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The Twilight Series by Stephenie Meyer This work is considered exceptional by our editorial staff.




By now, nearly everyone has heard of the rapidly growing sensation that is Twilight. Look around you, everywhere you turn, the faces of Edward Cullen, Jacob Black and Isabella Swan are likely to be staring back, either from a T-shirt, poster or bookmark. There is no denying the series’ popularity; this review, however, is going to focus on one piece in particular, and that is the books.

Shortly after The Twilight Series was published, its fame began to spread like a wildfire. It seemed to me that whenever I saw a novel in a classmate’s hand, there sat the red apple on the cover, in all its glory. Constantly, peers and family members were coming to me and, knowing my love of reading, they proclaimed, “I just had to read this book.” Hesitant at first, I finally broke down and gave in to my curiosity, and checked the book out at the school library. Suffice it to say that I was quite surprised at what I read – though, not pleasantly so.

Let us begin with a brief summation. The Twilight Series, written by Stephanie Meyer, is a group of books portraying a time in the life of Isabella Swan, or Bella, as she is called in the book. Bella is a teenaged girl who recently moved from the sunshine filled state of Alabama, to the ever-cloudy, and seemingly eventless, town of Forks. The series tells the story of Bella’s meeting of the Cullens, a family of immortal vampires residing Forks, and largely, her relationship with Edward, a member of the Cullen family.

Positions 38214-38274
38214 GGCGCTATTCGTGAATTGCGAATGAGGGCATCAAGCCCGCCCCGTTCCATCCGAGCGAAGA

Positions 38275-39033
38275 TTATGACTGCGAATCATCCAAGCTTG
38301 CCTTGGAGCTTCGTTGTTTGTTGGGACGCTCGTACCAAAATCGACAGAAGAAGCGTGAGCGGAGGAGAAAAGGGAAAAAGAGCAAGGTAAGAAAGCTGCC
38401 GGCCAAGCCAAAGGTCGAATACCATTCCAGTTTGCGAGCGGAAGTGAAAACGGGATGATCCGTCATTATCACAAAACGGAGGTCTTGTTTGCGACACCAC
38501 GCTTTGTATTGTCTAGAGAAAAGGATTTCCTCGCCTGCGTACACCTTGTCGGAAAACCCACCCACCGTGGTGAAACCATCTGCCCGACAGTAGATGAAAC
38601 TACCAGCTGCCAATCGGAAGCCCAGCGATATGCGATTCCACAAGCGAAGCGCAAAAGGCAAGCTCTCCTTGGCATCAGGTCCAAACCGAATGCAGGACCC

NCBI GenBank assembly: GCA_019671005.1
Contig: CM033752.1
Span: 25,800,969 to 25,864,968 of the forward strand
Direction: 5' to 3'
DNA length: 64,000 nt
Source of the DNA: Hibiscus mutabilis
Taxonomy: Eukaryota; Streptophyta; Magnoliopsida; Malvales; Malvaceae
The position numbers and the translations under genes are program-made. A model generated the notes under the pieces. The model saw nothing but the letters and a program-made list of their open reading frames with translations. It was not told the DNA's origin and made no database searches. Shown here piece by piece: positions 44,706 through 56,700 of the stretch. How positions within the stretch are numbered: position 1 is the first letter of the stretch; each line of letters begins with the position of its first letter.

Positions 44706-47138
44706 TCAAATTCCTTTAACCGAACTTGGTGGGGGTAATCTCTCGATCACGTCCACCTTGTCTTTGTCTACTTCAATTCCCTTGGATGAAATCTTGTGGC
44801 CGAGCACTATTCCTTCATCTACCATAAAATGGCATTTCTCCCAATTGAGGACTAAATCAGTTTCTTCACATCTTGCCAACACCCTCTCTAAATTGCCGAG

Often compared to J.K Rowling’s Harry Potter series, and even to Stephen King novels, there is no doubt as to the popularity of Twilight. However, this popularity is the sole similarity to be found between them. The Twilight series is fundamentally an incredibly thin piece of literature, and I personally feel that even calling it literature is being generous.

The plot of Twilight makes up for the majority of this thinness; it is a romance story, and that is nearly all it consists of. True enough, there are rare moments of what some people call “action”, yet these are nothing more than scenes of slim playground antics, especially when compared to any other work of writing.

Sadder than the thin plot though is the fact that the romantic triangle of the story is completely unrealistic, even if you ignore that two of the triangles points are not human. The character of Bella is an overused persona of a love struck, moon-eyed girl, and she represents nothing of what a person would aspire to be in a relationship. She sees past nothing (literally, nothing) other than her desire to be with Edward, and this low ambitiousness is completely unrespectable. Jacob Black, the often ignored member of the triangle, is no better than Bella. He is willing to let Edward die - yes, you read that right – just so he can be with Bella; he doesn’t worry that he’s about to let the women he “loves” loose the most important thing to her, oh no, he just wants Bella, nothing more. Why on Earth would Meyer wish to make characters so shallow that they see nothing past their own egotistical self-gain?